Wednesday, June 5, 2013

Giant Mayfly (Hexagenia limbala)

Giant Mayfly (Hexagenia limbala)
I visited Tamarac pack in Lakeville, Massachusetts to see if any new species of dragonflies and damselflies were present.  What I found, that there was a hatch of mayflies, which let themselves to be photographed.

Fish love to eat mayflies and fly fisherman create lures that look like mayflies.  Mayflies belong to the order Ephemeroptera, which means shot-lived and winged.  Most mayfly species go through a one-year cycle of eggs which hatch into larvae or nymphs.  The nymphs then hatch into sub-adults or sub-imagos , which then molt into adults.

Sub-imago Molt
 Mayflies are unique because they are the only group of insects that molt after they have wings.  The sub-adult and adult mayflies live only a few hours to a few days.  They do not feed in their digestive tracts of filled with air that help them float on water.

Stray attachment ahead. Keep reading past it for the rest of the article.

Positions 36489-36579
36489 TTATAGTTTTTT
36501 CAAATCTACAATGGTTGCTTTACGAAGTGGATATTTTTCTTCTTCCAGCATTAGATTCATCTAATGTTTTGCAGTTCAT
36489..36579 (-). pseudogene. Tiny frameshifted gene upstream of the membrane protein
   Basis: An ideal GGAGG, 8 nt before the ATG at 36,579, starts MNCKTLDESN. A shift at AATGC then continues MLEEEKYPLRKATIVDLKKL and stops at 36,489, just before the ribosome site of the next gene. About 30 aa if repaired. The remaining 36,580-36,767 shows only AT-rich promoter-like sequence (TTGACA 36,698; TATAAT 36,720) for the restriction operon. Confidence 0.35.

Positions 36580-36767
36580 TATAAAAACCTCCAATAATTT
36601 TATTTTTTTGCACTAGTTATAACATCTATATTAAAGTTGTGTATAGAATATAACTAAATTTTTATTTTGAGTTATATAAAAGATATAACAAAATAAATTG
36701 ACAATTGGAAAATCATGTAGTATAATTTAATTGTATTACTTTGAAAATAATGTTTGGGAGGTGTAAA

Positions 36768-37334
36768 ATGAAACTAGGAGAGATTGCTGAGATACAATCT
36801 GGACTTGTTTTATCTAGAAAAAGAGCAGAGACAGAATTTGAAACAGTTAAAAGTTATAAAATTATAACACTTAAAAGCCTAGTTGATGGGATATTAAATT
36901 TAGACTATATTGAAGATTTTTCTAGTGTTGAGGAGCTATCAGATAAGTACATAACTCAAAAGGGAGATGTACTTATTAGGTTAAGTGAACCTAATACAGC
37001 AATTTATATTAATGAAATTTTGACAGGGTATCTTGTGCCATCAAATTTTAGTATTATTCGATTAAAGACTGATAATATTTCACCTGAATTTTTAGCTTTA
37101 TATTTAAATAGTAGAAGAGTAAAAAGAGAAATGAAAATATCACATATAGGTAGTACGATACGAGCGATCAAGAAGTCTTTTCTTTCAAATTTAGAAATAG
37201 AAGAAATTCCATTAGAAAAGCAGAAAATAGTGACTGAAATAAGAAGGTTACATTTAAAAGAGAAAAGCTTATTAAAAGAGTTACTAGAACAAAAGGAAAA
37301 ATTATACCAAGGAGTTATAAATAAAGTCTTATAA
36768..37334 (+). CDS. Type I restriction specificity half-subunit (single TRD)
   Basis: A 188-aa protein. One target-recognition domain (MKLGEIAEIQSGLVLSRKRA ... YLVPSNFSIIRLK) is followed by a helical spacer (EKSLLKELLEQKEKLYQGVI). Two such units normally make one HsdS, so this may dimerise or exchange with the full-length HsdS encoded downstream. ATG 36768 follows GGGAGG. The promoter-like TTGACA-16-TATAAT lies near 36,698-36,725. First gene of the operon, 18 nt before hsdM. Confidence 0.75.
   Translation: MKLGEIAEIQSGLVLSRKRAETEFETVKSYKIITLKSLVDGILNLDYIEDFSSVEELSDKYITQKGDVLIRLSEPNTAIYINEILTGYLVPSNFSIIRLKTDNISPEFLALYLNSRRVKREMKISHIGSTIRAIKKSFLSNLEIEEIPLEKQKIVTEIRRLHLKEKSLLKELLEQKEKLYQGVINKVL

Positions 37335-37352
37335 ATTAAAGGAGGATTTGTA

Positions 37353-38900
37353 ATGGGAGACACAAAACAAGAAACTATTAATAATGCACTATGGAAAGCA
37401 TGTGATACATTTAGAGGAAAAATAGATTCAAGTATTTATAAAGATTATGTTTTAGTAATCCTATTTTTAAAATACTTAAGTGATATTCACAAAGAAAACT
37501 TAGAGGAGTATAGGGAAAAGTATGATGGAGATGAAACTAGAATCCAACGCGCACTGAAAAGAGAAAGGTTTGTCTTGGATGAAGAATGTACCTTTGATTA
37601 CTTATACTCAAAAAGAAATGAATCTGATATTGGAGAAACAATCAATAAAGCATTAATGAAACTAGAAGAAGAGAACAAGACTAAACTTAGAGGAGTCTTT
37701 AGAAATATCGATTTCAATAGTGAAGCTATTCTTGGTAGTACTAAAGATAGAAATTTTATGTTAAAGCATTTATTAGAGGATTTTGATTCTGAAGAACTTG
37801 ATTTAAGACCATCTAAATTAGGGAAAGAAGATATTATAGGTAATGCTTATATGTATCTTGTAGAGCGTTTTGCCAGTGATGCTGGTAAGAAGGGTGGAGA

Sub-adult and adult mayflies have delicate bodies and wings. Their veined wings are held vertically above the body when at rest, and are almost transparent in the adult stage.  Sub-adults have more opaque wing color. Adults have 2 or 3 long tails, and long fore legs. Eyes are large and well developed, especially in the males.

Adult Giant Mayflies can be identified by their twin filament tails , darkened wings and yellow and brown patterned coloring on their bodies.,
Giant Mayfly (Hexagenia limbala)  Note the Twin Filament Tail

Giant Mayflies are common in the Eastern United Stales and can appear in large quantities in the summer months_ They represent one of the largest Mayfly type insects in North America and dwell in and around water sources .
Giant Mayfly (Hexagenia limbala)  Note the Long Front Legs